Myanmar’s ambassador to Britain accused a Yangon military-linked figure of occupying the embassy Wednesday and barring him access, in an extraordinary diplomatic stand-off a month after the envoy called for the junta to release ousted civilian leader Aung San Suu Kyi.
Protesters gathered outside the building in London’s Mayfair neighbourhood with the ambassador, Kyaw Zwar Minn, as reports emerged he had been locked out. When asked who was inside, he replied: “defence attache, they occupy my embassy.”
The ambassador told AFP that he would stay outside the embassy “all night”, explaining “this is my building”.
Myanmar has been in turmoil since the army deposed civilian leader Suu Kyi on February 1, with nearly 600 people killed in a crackdown on anti-coup protests that has ignited international outrage and pleas for restraint.
The junta recalled the ambassador last month after he issued a statement urging them to release Suu Kyi and President Win Myint.
“Diplomacy is the only response and answer to the current impasse,” Kyaw Zwar Minn said in the statement that was tweeted by British Foreign Secretary Dominic Raab.
Britain’s Foreign Office, which has been a strong critic of the coup, said it was “seeking further information following an incident at Myanmar’s embassy in London”, and the Metropolitan Police said they were aware of the situation.
Kyaw Zwar Minn told the Daily Telegraph that “when I left the embassy, they stormed inside the embassy and took it.
“They said they received instruction from the capital, so they are not going to let me in,” he added, calling on the British government to intervene.
Rights abuse dossier
Demonstrations calling for the return of democracy and the release of Suu Kyi have rocked Myanmar almost daily since the coup.
Civil servants, doctors and other key workers have downed tools as part of a civil disobedience movement aimed at preventing the military from running the country.
In response, the security forces have used rubber bullets and live rounds to break up rallies and detained thousands of activists.
International powers have voiced anger and dismay at the junta’s brutal approach, and imposed sanctions on key officials.
But while the UN Security Council has condemned civilian deaths, it has stopped short of considering sanctions, with both China and Russia against the move.
And so far, the diplomatic pressure appears to be having little effect on the bloodshed.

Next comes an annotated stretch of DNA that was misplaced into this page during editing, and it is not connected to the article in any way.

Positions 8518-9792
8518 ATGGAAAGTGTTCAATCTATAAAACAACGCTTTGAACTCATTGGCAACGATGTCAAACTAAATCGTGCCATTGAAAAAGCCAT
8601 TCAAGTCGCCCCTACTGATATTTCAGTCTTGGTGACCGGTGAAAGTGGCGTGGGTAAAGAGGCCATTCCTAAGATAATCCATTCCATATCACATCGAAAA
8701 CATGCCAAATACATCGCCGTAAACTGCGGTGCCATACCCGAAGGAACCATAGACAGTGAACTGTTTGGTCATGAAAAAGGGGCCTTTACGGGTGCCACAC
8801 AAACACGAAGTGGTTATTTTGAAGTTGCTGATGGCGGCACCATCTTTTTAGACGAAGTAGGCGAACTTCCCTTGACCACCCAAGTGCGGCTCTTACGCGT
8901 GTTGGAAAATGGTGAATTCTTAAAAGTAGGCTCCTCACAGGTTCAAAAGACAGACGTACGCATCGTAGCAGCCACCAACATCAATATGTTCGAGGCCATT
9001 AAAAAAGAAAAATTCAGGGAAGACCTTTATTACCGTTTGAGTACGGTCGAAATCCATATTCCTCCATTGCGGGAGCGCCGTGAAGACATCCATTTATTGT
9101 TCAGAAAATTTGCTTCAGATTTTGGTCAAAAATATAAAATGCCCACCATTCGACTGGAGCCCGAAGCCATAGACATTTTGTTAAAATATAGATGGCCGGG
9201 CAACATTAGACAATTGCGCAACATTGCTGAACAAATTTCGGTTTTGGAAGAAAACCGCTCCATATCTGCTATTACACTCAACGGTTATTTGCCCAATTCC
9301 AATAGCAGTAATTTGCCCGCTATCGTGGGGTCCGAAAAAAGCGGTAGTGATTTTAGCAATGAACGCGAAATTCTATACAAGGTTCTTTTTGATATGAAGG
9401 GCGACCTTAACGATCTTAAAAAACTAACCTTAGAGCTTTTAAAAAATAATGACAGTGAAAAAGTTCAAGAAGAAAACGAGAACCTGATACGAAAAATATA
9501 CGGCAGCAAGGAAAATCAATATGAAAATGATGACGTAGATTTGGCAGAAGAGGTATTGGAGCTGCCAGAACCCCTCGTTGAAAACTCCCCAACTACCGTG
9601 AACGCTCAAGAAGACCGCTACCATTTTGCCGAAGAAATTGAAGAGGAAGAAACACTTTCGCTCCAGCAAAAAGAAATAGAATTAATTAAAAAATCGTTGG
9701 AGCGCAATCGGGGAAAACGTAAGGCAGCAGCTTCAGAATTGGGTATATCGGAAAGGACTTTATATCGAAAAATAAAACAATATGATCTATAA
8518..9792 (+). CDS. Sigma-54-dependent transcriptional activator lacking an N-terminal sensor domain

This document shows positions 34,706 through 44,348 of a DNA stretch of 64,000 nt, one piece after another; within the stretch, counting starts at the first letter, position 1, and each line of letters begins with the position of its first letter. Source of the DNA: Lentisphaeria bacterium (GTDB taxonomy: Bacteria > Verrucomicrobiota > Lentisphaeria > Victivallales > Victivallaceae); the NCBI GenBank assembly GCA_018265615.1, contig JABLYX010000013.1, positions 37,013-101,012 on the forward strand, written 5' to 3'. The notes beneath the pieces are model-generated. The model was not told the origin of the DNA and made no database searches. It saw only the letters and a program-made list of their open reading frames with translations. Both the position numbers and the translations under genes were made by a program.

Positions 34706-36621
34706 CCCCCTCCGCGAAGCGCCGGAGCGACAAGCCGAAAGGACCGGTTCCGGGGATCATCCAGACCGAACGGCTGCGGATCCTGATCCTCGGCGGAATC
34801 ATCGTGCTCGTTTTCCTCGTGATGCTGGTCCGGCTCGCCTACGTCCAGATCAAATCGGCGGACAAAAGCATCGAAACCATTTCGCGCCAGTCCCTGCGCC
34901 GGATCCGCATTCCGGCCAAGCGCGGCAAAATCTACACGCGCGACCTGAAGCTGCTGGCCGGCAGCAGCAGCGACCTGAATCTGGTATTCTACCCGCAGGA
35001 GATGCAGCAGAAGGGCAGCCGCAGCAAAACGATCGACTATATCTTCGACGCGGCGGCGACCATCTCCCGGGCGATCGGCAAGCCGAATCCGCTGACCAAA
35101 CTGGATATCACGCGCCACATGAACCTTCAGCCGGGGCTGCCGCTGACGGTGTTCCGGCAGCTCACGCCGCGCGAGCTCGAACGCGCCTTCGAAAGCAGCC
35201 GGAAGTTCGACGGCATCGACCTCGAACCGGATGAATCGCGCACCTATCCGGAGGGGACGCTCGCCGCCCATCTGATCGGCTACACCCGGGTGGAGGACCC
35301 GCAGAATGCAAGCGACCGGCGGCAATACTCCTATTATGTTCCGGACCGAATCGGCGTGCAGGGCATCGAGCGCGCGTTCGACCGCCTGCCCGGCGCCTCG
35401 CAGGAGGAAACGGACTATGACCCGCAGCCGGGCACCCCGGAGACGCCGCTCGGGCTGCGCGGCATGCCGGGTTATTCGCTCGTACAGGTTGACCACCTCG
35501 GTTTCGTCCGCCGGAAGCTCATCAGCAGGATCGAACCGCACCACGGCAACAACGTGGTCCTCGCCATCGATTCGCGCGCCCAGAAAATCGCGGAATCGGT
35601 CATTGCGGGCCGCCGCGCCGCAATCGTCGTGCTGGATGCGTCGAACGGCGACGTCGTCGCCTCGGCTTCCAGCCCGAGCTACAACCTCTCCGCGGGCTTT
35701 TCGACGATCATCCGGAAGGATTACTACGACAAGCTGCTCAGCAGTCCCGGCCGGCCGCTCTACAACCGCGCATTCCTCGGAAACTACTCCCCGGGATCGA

A group representing the ousted civilian government said Wednesday it has gathered 180,000 pieces of evidence showing rights abuses by the junta including torture and extrajudicial killings.
A lawyer for the Committee for Representing Pyidaungsu Hluttaw (CRPH) — a group of MPs from Suu Kyi’s National League for Democracy (NLD) party — met UN investigators Wednesday to discuss alleged atrocities by the junta.
“This evidence shows widescale abuses of human rights by the military,” the group said in a statement.
They include more than 540 extrajudicial executions, 10 deaths of prisoners in custody, torture, illegal detentions and disproportionate use of force against peaceful protests, the statement said.
The Assistance Association for Political Prisoners (AAPP), a local monitoring group, says 581 civilians have been killed in the crackdown and more than 2,700 arrested.
Nearly 50 of the dead were children.
With many protesters now in hiding to escape arrest, the junta is increasingly taking their family members hostage, according to AAPP.
‘Destroy the country’
The head of the military authorities, General Min Aung Hlaing, insisted they had dealt with the protests “in a democratic way”, in a speech reported Wednesday by state media.
He accused the protest movement of wanting to “destroy the country” and said only 248 protesters had been killed, along with 16 police officers.
At least three people were killed on Wednesday in the northern town of Kalay when security forces broke up a protest camp, an NLD lawmaker and an activist told AFP, accusing the military of using at least one rocket-propelled grenade on the protesters.
Authorities have also issued arrest warrants for 120 celebrities, accusing them of spreading information that could cause mutiny in the armed forces.
Robert Volterra, a lawyer for the CRPH — which claims the right to speak for the country instead of the junta — held talks with the UN’s Independent Investigative Mechanism for Myanmar on Wednesday, and said further meetings were planned for coming days.
Rights group Amnesty International last month reported that the junta was using battlefield weapons on unarmed protestors and carrying out premeditated killings orchestrated by their commanding officers.
The growing bloodshed has prompted warnings that Myanmar could slide into broader civil war.
As well as breaking up protests and making arrests, the security forces have also sought to shut off news of the crisis, throttling internet access and independent media.
In response, some activists have started a daily two-page newsletter called “Voice of Spring”, rounding up independent media reports and publishing on Twitter.
The military insists that it is responding proportionately to what it says are violent, armed protesters.
It has defended seizing power, pointing to allegations of voting fraud in the November election which Suu Kyi’s party won comfortably.